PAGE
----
But really, there is something else.

Altman, 53, the youngest daughter of a veterinarian, discovered long ago that she loves helping students get excited about research. She sees it in their face, hears it in their voice and watches it unfold in new ways every time they visit her office.

That’s where Dr. Seuss comes in. Katie Long knows that.


A Student’s Growth, A Professor’s Influence

As an undergrad at HPU, Long helped Altman with her research on primates. Several times a week for 18 months, Long drove 30 minutes north to the Greensboro Science Center to study the cognitive abilities of Leon, a gibbon, and Roscoe, a lemur.

Lemur ResearchThrough those trips, Long’s passion for working with animals became tangible. In 2011, she left a small town in Connecticut and brought with her to North Carolina her big dreams of becoming a veterinarian. Altman helped her find her way.

For three years at HPU, Long saw Altman every week. They talked about Leon and Roscoe. But later their conversations at Altman’s office turned into discussions about Long’s career, life and future.

One late afternoon in January, Long found out through email she had been accepted to Iowa State’s veterinary school. The next morning, Long burst into Altman’s office.

“Guess what,” Long blurted out. “I got into vet school!”

“See,” Altman responded. “I told you!”

In May, Long graduated from HPU with a biology degree. Today, she lives in Ames, Iowa, studying veterinary medicine. She keeps on her desk the graduation gift from Altman: the Dr. Seuss book, “Oh, The Places You’ll Go!”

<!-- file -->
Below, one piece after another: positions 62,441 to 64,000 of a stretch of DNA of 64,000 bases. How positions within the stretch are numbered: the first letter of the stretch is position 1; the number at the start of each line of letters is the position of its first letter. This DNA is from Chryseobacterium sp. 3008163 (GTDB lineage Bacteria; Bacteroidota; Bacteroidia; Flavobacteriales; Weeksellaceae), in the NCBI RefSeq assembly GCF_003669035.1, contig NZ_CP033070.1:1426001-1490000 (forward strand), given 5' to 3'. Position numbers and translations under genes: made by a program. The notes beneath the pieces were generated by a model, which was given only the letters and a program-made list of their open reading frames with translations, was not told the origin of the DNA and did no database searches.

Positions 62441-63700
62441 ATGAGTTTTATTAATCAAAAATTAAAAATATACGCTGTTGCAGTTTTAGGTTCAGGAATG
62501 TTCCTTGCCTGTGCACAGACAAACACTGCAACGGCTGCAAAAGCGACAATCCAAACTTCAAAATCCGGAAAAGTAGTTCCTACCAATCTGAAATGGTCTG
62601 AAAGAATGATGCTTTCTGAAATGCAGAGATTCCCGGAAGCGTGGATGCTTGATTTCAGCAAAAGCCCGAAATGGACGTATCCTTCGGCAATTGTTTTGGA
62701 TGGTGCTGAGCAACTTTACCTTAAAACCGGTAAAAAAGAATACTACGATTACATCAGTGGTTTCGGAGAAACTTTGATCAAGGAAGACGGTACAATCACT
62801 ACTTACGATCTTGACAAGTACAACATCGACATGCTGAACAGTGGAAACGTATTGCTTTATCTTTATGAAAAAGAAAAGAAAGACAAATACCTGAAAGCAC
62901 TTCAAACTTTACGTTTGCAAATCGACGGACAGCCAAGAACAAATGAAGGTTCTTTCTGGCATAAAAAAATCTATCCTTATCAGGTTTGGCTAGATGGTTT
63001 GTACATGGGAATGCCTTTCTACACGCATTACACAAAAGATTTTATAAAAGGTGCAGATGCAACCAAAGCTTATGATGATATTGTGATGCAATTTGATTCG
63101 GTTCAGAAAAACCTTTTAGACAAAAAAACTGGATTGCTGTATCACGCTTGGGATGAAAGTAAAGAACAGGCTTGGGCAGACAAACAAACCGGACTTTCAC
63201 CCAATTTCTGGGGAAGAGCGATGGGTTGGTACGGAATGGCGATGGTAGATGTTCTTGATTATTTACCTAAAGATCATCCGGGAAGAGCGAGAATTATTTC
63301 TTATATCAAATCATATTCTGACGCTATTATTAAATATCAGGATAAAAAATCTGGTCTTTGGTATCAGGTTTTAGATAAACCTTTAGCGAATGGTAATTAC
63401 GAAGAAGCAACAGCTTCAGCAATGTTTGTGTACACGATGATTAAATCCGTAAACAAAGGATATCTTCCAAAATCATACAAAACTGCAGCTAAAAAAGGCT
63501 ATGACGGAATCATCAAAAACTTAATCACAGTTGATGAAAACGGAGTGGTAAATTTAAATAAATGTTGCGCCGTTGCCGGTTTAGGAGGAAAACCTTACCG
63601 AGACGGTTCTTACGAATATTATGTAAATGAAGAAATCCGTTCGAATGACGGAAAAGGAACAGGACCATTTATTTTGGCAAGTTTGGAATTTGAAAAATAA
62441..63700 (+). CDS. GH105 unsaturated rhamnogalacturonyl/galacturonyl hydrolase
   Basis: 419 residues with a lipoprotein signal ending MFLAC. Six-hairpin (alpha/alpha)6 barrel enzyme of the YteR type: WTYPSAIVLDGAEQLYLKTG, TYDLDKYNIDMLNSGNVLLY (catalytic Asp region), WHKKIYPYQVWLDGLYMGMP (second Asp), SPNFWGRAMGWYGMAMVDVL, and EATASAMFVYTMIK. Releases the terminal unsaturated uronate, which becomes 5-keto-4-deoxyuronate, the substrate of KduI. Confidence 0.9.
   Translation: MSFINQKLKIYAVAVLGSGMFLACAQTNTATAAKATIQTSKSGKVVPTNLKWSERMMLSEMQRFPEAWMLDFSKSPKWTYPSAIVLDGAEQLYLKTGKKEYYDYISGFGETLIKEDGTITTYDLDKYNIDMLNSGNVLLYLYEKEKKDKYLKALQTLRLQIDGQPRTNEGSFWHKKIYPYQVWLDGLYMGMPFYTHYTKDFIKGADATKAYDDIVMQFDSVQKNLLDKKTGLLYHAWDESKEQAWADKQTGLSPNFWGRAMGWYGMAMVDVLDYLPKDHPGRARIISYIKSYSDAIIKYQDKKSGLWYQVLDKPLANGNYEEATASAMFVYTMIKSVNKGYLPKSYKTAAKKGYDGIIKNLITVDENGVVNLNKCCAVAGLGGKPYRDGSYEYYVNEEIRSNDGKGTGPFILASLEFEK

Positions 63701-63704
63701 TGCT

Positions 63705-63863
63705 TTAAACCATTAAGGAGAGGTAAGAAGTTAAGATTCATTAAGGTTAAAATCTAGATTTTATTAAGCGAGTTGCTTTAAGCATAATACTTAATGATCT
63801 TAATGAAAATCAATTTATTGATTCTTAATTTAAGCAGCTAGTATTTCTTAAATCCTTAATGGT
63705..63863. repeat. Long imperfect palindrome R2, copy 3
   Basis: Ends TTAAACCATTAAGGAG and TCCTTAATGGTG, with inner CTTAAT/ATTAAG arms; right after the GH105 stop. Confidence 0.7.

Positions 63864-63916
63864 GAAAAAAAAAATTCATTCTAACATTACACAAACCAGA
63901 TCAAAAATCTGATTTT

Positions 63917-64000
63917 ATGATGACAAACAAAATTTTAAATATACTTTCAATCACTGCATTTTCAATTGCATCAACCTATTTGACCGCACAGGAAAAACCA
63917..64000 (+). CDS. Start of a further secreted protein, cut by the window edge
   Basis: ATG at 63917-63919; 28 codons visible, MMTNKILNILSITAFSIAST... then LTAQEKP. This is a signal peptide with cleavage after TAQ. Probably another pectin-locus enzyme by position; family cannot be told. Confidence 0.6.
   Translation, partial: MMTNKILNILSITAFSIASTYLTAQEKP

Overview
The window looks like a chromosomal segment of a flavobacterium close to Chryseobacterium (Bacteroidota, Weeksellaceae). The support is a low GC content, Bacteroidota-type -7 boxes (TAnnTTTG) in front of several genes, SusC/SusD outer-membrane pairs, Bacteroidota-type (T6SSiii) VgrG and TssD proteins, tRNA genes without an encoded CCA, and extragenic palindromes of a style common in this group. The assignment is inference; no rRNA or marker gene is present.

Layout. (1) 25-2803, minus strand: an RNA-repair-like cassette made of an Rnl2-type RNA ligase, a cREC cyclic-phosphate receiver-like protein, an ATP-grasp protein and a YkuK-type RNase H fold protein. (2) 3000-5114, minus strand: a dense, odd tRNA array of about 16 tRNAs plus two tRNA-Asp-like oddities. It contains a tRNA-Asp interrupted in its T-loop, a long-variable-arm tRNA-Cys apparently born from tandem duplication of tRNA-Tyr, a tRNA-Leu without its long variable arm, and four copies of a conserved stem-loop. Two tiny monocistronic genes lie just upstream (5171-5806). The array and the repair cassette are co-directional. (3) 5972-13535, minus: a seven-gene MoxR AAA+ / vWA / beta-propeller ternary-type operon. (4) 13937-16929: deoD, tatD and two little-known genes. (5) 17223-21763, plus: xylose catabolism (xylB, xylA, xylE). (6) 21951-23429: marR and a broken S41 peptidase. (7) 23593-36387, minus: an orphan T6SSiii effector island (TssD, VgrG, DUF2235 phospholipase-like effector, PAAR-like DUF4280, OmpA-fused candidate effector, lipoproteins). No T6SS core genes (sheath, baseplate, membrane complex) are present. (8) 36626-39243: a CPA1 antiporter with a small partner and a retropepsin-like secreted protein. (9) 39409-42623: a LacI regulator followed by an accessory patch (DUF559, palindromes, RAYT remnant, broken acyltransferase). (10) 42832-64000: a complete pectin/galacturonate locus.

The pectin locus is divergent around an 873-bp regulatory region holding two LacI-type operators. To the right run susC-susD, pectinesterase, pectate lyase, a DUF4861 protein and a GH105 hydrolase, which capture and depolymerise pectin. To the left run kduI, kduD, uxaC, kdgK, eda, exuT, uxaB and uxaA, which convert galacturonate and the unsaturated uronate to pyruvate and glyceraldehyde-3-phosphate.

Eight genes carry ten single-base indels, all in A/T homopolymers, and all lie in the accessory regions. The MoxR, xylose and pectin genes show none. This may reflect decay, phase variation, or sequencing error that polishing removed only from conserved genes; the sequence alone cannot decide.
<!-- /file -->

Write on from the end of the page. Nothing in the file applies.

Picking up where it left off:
On the inside cover, Altman wrote:

Dear Katie,

You are a woman with a plan. You have shown amazing dedication and diligence following that plan. Stay true to these characteristics. They will help you find a wonderful future, whatever it becomes. And thank you for letting me have a small role in your plan. I have been enriched by your passion and enthusiasm. Know that I have great confidence in you.

Dr. Joanne Altman

When vet school gets tough – and it does, Long says – she keeps the book close to remind her how one professor supported her every step of the way.

“Without Dr. Altman, I wouldn’t have gotten as far,”’ Long says. “She taught me things I never knew. She shaped me.”

For Altman, it goes back to a few lines she knows by heart.

“There is this poem that I read in class,” she says. “‘Come to the edge, he said. We are afraid, they said. Come to the edge, he said. They came to the edge, He pushed them and they flew.’

“That is my teaching philosophy, and that is my goal,” she says. “Our job is to help students go further than they ever thought they’d go, and the special ones, they’re the ones who flew.”